Neglected tropical diseases

Leprosy: improved reporting, active case-finding and enhanced data collection reveal hidden cases

19 September 2017 | Geneva | New Delhi −− The World Health Organization (WHO) has reported a modest increase in the number of new leprosy cases worldwide. A total of 2810 additional cases1 were notified in 2016 compared with 2015. 2

© Ed Hanley

“The increase is due to the excellent work of national programmes and is directly linked with active case-finding (thereby reducing the number of hidden cases), improved reporting and enhanced data collection,” said Dr Erwin Cooreman, who heads the Global Leprosy Programme housed in WHO’s South-East Asia regional office in New Delhi, India. “Although the number of new cases increased worldwide, a slight decrease is noted in WHO’s African and Americas Regions.”

WHO recently introduced the concept of “one report for leprosy” by launching an online data collection tool to facilitate the collection of epidemiological and programmatic indicators from Member countries. The tool, modelled on the DHIS-2 platform, merges for the first time epidemiological data and information on stock levels of multidrug therapy (MDT).3

“We received reports that contained prevalence data, new multibacillary cases, disaggregated data on children, women and foreign born people. New Grade 2 Disability (G2D) cases among adults and children, cure rates, relapses and information on laws or legislation discriminating against persons affected by leprosy were also reported,” added Dr Cooreman.

Additionally, national programmes collected information on different aspects of leprosy, including the number of MDT retreatment cases, surveillance of antimicrobial resistance and methods of detection of leprosy cases.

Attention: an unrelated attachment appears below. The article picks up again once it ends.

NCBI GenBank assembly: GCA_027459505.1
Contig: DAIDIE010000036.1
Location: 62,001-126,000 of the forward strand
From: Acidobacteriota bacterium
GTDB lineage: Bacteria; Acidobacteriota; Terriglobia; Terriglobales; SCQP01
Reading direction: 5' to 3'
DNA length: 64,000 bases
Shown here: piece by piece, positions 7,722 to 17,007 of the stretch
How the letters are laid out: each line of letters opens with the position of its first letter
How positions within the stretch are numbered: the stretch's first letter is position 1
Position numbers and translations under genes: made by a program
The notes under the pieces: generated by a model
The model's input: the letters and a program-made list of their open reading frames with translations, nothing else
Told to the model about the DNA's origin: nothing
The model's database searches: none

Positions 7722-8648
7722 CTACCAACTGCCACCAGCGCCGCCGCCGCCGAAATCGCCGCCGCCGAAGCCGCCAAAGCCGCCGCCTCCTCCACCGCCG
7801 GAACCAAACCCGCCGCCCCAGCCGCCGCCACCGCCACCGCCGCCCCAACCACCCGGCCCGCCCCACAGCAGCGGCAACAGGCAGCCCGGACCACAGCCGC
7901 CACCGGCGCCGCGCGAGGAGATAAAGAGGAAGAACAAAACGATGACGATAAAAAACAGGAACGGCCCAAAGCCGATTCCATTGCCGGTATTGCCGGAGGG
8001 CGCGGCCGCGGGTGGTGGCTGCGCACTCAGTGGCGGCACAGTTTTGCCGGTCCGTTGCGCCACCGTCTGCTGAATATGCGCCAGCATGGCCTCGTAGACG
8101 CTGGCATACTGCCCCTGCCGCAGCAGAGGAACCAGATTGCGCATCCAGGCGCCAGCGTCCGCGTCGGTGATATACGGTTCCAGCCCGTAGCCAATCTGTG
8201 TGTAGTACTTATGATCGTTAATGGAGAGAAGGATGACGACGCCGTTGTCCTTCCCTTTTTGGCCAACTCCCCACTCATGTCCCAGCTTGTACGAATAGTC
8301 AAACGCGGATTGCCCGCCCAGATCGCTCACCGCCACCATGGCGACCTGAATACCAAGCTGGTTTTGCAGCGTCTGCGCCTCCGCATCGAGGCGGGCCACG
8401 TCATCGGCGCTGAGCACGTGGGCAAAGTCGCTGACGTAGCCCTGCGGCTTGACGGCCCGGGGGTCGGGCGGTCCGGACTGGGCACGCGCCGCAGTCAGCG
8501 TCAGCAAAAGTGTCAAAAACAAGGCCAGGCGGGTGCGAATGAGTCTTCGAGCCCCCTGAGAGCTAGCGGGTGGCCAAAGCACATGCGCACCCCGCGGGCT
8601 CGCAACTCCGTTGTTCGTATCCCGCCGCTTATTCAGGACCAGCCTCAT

A composite index using key parameters of the Global Leprosy Programme (such as prevalence, new case detection, proportions of female, child and G2D cases) was applied to the leprosy data of all countries. In all, 22 countries4 from five WHO regions have been identified as “global priority countries” for leprosy.

During 2016, a total of 2743 cases of leprosy relapse were reported by 54 countries. Brazil reported 1431 cases, India 536 and Indonesia 229; the remaining 547 cases were reported by 51 countries.

The current global leprosy situation calls for national programmes to focus on sustaining political commitment, working towards universal health coverage to reach population groups at risk, intensifying early case detection activities, and strengthening partnerships with nongovernmental organizations and networks of persons affected by leprosy.

In addition to continuing to administer MDT to patients, new preventive approaches need to be considered to break the chain of transmission and reach zero disease status.

Leprosy

Leprosy is a chronic infectious disease caused by Mycobacterium leprae. The disease mainly affects the skin, the peripheral nerves, the mucosa of the upper respiratory tract and the eyes.

Leprosy is curable and treatment provided in the early stages averts disability. MDT is made available through WHO – donated by Novartis since 2000 (and earlier by The Nippon Foundation) free of charge to all patients worldwide since 1995 – and provides a simple yet highly effective cure for all types of leprosy.

In 2016, WHO launched a new global strategy which aims to reinvigorate efforts to control leprosy and avert disabilities, especially among children affected by the disease in endemic countries.



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1Sri Lanka did not report cases to WHO in 2016.
2In 2015, a total of 211 973 new cases were reported. In 2016, a total of 214 783 were reported, representing an increase of 2810 cases.
3 The combination used in MDT depends on the classification of leprosy. Rifampicin, the most important antileprosy medicine, is included in the treatment of both types of leprosy. For the treatment of patients with multibacillary leprosy, WHO recommends a combination of rifampicin, clofazimine and dapsone; for patients with paucibacillary leprosy, MDT uses a combination of rifampicin and dapsone.
4 Angola, Bangladesh, Brazil, Comoros, Côte d’Ivoire, Democratic Republic of the Congo, Egypt, Ethiopia, Federated States of Micronesia, India, Indonesia, Kiribati, Madagascar, Mozambique, Myanmar, Nepal, Nigeria, Philippines, South Sudan, Sri Lanka, Sudan and the United Republic of Tanzania.


Contact:
Ashok Moloo
WHO/HTM/NTD
Telephone: +41 22 791 16 37
Mobile phone: +41 79 540 50 86
molooa@who.int
@ntdworld

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